This is 2015, people. Your organization can’t survive without a social presence. I’m not telling you something you don’t already know, or even something you aren’t already doing. But – are you doing it correctly? Are you using resources to the fullest and getting all you can out of your social pages? Here are a few ways to determine if you should be contracting your social efforts to an outside professional, categorized in true 4C fashion.
Content Creation: If the content on your social sites isn’t being read, what’s the sense in posting? You need a writer who will keep your audience engaged and can adapt the posts for multiple social sites. If you want a reader to click a link on Twitter, those characters prior to the link better be engaging and cause a call to action! Social media professionals will take the time to curate posts, rich with eye-catching graphics, that will not only gain followers, but will keep the ones you have engaged and interested.
Customer Service: You need an individual with strong communication skills who can provide top-notch problem solving in an area viewed by the most important people: your audience and clients. Although a negative post or complaint on your Facebook page isn’t ideal, it is an opportunity to showcase your organization’s professionalism and desire to make it right and please the customer. Unless the customer’s post is laden with foul language or straight-up lies, it should remain on your site and should be dealt with in a clear, concise, level-headed response. Those who work directly for you are more likely to take offense and reply with a hot-headed comment that can cause more harm than good. Someone on the outside is ideal to respond and handle the situation without any feelings attached; they’re more likely to handle things professionally without emotion.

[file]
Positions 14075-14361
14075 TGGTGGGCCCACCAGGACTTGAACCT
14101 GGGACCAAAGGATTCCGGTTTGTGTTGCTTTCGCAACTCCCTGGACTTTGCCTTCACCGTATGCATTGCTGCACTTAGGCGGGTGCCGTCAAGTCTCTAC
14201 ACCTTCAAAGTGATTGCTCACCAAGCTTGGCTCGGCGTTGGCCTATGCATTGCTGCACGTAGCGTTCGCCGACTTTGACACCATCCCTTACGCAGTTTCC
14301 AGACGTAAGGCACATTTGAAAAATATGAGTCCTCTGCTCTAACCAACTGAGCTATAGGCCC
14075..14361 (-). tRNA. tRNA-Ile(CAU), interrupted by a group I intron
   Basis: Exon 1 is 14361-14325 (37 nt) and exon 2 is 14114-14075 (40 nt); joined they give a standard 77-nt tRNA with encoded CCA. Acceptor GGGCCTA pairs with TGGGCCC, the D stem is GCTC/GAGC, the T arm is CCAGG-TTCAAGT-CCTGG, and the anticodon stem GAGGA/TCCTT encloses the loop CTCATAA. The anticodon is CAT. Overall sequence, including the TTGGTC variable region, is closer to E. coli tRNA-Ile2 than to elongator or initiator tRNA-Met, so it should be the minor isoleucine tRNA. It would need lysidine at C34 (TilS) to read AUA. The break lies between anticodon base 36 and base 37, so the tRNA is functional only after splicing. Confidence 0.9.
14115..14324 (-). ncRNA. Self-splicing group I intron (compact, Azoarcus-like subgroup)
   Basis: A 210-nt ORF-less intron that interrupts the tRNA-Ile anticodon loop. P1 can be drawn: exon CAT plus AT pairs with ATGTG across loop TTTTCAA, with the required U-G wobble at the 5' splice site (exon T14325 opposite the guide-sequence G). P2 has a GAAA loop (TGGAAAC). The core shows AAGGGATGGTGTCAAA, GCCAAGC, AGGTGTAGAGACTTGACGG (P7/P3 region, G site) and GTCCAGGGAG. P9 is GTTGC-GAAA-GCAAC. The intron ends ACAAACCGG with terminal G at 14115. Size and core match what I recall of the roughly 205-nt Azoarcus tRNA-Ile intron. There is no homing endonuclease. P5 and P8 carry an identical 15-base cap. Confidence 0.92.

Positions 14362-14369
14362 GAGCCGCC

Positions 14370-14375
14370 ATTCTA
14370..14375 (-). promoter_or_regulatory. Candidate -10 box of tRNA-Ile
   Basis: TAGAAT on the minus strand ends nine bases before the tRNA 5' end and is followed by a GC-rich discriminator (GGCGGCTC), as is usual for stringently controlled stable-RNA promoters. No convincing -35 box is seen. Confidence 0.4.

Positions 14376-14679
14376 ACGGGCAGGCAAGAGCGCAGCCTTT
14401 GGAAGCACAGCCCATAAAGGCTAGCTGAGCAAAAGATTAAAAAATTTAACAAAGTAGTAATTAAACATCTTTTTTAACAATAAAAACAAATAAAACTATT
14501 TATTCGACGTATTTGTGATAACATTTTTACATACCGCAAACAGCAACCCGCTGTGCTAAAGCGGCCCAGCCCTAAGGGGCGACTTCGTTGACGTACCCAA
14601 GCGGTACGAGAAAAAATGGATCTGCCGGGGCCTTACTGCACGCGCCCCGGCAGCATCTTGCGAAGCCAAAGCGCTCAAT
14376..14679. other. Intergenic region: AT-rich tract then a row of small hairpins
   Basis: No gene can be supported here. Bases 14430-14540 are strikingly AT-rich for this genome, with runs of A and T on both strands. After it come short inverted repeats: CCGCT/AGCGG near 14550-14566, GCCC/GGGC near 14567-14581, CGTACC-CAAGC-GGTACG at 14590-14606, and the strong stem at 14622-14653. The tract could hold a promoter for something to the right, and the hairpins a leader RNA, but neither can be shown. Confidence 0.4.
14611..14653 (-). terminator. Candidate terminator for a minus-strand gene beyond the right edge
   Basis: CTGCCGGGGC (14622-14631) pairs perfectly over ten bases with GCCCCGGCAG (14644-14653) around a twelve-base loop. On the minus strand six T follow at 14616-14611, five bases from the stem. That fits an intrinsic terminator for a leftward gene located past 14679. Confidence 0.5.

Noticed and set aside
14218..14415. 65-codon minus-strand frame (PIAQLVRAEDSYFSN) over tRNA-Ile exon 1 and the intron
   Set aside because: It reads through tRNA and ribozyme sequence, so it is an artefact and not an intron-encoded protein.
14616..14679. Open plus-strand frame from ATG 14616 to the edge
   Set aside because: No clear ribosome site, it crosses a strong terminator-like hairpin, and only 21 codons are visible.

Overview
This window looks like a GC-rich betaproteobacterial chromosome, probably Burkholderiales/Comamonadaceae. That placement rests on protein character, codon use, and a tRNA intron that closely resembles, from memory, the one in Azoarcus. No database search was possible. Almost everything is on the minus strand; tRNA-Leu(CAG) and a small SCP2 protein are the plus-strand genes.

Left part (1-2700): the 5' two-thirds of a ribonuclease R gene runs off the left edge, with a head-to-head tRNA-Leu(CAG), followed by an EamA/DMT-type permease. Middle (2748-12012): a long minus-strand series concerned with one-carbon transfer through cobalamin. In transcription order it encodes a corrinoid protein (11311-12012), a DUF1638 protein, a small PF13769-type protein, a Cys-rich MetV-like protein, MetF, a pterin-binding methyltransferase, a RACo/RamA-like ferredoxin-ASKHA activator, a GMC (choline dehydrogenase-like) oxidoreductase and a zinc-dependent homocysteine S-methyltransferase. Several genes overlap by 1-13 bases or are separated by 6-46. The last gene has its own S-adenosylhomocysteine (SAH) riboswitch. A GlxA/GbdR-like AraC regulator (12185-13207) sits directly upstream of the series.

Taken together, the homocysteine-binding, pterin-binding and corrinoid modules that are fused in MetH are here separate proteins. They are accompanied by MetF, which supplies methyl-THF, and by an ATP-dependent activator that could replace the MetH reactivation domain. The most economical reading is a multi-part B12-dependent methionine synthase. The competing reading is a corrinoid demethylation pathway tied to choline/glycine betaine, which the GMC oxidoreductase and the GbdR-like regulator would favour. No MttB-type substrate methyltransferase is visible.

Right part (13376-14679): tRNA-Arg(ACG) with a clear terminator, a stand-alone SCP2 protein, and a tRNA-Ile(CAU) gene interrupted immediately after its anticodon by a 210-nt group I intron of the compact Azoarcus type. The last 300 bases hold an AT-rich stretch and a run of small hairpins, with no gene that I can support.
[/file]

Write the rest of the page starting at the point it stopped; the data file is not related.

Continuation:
Community Connector: “It’s not who you know, it’s who they know.” is something I’ve heard repeatedly from Paul O’Donnell, my co-worker and fellow lover of all things networking. Hiring an outside source as your social representative can be beneficial in so many ways beyond what they post and how many of your followers they engage. Your social specialist should be someone who uses sites such as LinkedIn to keep connected and up-to-date with happenings within the industry and business community. They would bring their own circle of business and personal associates to the party – anyone with a loyalty to them, would become involved with your company. This individual should also be out attending networking events and promoting your organization face-to-face. The right person will spend time on follow-up after an event and make sure to stay connected to the people who can benefit your company.
Communication Junkie: Your social media manager needs to be in the thick of news about your industry. They should follow the rule of thirds: One-third of the posts they create should be about your company – promoting your business and generating profit; one-third about your industry – sharing ideas and stories from industry pros and like-minded businesses; and one-third should be personal – posts about your company culture and the individuals who make your organization what it is. Think about sharing company picnic photos, spotlighting an employee with a Q & A, sharing employee posts, and so on.
If the individual you have in place to handle your social media doesn’t have a clear understanding of SEO and keywords and if you’re seeing a lull in your company’s social posts, if you’re finding the posts to be dry or uninteresting, or if you’re noticing a decline in your followers and the amount of engagement – it may be time to explore taking on a social media specialist. Think about this – if your office manager or team accountant is supposed to be the one posting on social, you’re doing it wrong. Free up their time to do what they were hired for and let a professional take over. Someone who is big on content creation and customer service and an individual who is a community connector and communication junkie – someone who follows my 4C’s of social media.